IT Services



Backing Up Open Files with TSM


Contents



1. Introduction

It is not possible to guarantee the integrity of files backed up to the HFS that are open when backup occurs. This is not a fault of TSM, but a problem for data backup in general. The results of open file backup are questionable because, if a file is altered during its backup, then it may be internally inconsistent. This will mean that a restored file would appear corrupt to the application that tries to use it. For this reason, we recommend that you close all files and applications before running a backup.

If you are not sure whether your files are being backed up successfully, please check your error and schedule logs, dsmerror.log and dsmsched.log respectively (see further our page on How to Check That Backups Ran Successfully). We send e-mail alerts to all users whose scheduled backups fail; in some cases, however, a small number of individual files may fail to back up but the overall backup will be considered successful by TSM. This happens when one or more files are skipped - either because they were locked by a client application and so could not be accessed, or because they changed multiple times during backup. It is therefore vital that you check the log files for files that were skipped for these reasons. We would strongly recommend that, for important files that may be open during a backup, a test restore is occasionally carried out. In this way you can verify that a file's backup was complete and that it is readable by the appropriate application.

The following notes pertain to particular areas where closing files may be difficult. In the case of Microsoft Exchange and Microsoft SQL, clients are available which enable successful backups to be made.



2. Microsoft Outlook mailboxes

Open pst files cannot be backed up by TSM, because of the particular way in which Microsoft Outlook locks mailboxes while it is running. If you use Outlook, please make sure to close it while you are running a backup.



3. Virtual machines

In most cases, it is inappropriate to back up virtual machines externally; it is preferable to back them up internally, as individual TSM nodes separate from their host machines. On this please see further our page on backing up virtual machines/VMware with TSM.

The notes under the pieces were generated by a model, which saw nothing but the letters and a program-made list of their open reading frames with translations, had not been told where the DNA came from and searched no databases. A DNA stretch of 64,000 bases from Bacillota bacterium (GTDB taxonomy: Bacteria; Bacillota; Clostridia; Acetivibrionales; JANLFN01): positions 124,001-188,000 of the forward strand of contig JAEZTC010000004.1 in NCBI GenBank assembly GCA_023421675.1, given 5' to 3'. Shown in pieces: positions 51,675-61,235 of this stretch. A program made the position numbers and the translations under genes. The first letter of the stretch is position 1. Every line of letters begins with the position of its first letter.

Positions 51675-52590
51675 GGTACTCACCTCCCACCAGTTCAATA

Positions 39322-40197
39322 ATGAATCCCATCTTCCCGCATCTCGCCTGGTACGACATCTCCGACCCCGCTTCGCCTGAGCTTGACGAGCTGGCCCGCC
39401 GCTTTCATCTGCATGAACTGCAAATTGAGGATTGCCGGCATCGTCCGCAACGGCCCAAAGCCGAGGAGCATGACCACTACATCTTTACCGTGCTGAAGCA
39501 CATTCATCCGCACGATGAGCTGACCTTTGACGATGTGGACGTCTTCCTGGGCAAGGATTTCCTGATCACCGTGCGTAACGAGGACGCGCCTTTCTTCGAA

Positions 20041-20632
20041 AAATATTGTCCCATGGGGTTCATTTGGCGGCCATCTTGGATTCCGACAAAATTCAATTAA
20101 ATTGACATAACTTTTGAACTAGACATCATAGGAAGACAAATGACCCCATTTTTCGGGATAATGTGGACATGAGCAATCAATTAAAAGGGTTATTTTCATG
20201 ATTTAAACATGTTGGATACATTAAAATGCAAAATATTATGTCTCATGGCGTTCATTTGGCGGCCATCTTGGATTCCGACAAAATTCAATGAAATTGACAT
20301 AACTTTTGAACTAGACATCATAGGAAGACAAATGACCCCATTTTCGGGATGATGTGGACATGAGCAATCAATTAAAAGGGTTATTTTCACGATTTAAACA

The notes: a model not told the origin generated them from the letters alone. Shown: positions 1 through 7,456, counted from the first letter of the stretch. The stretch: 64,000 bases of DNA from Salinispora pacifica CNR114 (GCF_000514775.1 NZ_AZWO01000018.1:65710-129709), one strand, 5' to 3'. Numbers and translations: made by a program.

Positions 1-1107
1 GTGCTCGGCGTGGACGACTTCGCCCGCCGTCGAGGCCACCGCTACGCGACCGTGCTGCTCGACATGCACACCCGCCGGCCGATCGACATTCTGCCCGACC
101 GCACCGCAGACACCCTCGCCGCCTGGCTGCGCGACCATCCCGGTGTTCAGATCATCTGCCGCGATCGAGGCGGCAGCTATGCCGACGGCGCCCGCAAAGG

However, if you have virtual machines that rarely change (such as a development machine), then you might want to back them up externally. In this case they would need, like databases, to be closed in order for a backup to be successful - see the aforementioned section about virtual machines for advice on how to achieve this.



4. Windows system files

TSM backs up the Windows system object (Windows 2000, XP) and system services and system state (Windows 2003, Vista) separately from other hard drive data. It composes its own consistent and coherent copy of the system files concerned, using an OS-appropriate method, and backs this up. The parts dealt with in this way include the Windows registry, system and boot files and the event log.

Backing up of the Windows system files is of limited use, however, since they are only likely to work on hardware identical to that from which they have been backed up. If you are restoring data to a new hard drive, we recommend that you first re-install Windows and all software from the original media, and then use TSM to retrieve your documents, browser bookmarks and other files peculiar to the machine being restored.



5. Clients for Microsoft Exchange and SQL database backups

Some server-based back office applications are not suited to using the standard TSM client as a means to providing successful and robust backup and recovery options. These applications generally have databases at their core and are likely to change frequently: examples of such applications are Microsoft SQL Server Databases and Microsoft Exchange Email Servers, and the same would also apply for Oracle Databases and Lotus Domino installations.

These type of applicaitons normally provide a 24/7 service and there is little time when the database files are not locked in operational duties; the standard TSM lient is not designed to cope with such exclusive locks and would fail to backup the required files.

There is now an additional client available called TDP (Tivoli Data Protection) which is designed with these types of back offfice applications in mind, and which will provide regular and successful backups. There are however additional licensing requirements for this server that are outside of the standard offering of the HFS Team within Oxford University - if you would like further information and a quote on the cost of these licenses please see our page on TSM Client Software for MS Exchange and SQL.

N.B. If you are using a back office application such as (but not limited to) those mentioned above and are using a standard TSM client you may be asked either to purchase a TDP client licence and run this software to back up your data or to stop using the TSM backup service, as such backups through a TSM client can cause extremely high data usage.